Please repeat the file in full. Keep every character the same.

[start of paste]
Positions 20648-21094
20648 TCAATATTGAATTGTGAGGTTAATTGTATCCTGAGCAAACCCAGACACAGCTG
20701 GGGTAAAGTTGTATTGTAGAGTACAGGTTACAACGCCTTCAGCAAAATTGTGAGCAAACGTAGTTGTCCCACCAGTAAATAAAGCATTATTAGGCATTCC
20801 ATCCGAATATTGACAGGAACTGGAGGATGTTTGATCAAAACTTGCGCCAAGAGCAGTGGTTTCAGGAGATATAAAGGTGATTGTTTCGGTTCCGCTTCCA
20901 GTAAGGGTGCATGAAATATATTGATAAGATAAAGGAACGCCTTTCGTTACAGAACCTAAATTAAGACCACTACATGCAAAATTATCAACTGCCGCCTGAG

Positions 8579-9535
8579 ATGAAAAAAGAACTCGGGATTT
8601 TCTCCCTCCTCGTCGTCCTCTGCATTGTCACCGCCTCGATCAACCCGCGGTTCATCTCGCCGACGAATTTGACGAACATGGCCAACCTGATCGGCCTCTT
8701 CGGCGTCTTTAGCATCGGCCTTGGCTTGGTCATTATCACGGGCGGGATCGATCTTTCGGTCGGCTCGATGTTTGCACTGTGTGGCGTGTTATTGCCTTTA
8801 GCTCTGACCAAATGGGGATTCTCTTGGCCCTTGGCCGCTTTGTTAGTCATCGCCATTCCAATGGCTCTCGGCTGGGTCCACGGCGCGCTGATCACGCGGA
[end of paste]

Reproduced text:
Positions 20648-21094
20648 TCAATATTGAATTGTGAGGTTAATTGTATCCTGAGCAAACCCAGACACAGCTG
20701 GGGTAAAGTTGTATTGTAGAGTACAGGTTACAACGCCTTCAGCAAAATTGTGAGCAAACGTAGTTGTCCCACCAGTAAATAAAGCATTATTAGGCATTCC
20801 ATCCGAATATTGACAGGAACTGGAGGATGTTTGATCAAAACTTGCGCCAAGAGCAGTGGTTTCAGGAGATATAAAGGTGATTGTTTCGGTTCCGCTTCCA
20901 GTAAGGGTGCATGAAATATATTGATAAGATAAAGGAACGCCTTTCGTTACAGAACCTAAATTAAGACCACTACATGCAAAATTATCAACTGCCGCCTGAG

Positions 8579-9535
8579 ATGAAAAAAGAACTCGGGATTT
8601 TCTCCCTCCTCGTCGTCCTCTGCATTGTCACCGCCTCGATCAACCCGCGGTTCATCTCGCCGACGAATTTGACGAACATGGCCAACCTGATCGGCCTCTT
8701 CGGCGTCTTTAGCATCGGCCTTGGCTTGGTCATTATCACGGGCGGGATCGATCTTTCGGTCGGCTCGATGTTTGCACTGTGTGGCGTGTTATTGCCTTTA
8801 GCTCTGACCAAATGGGGATTCTCTTGGCCCTTGGCCGCTTTGTTAGTCATCGCCATTCCAATGGCTCTCGGCTGGGTCCACGGCGCGCTGATCACGCGGA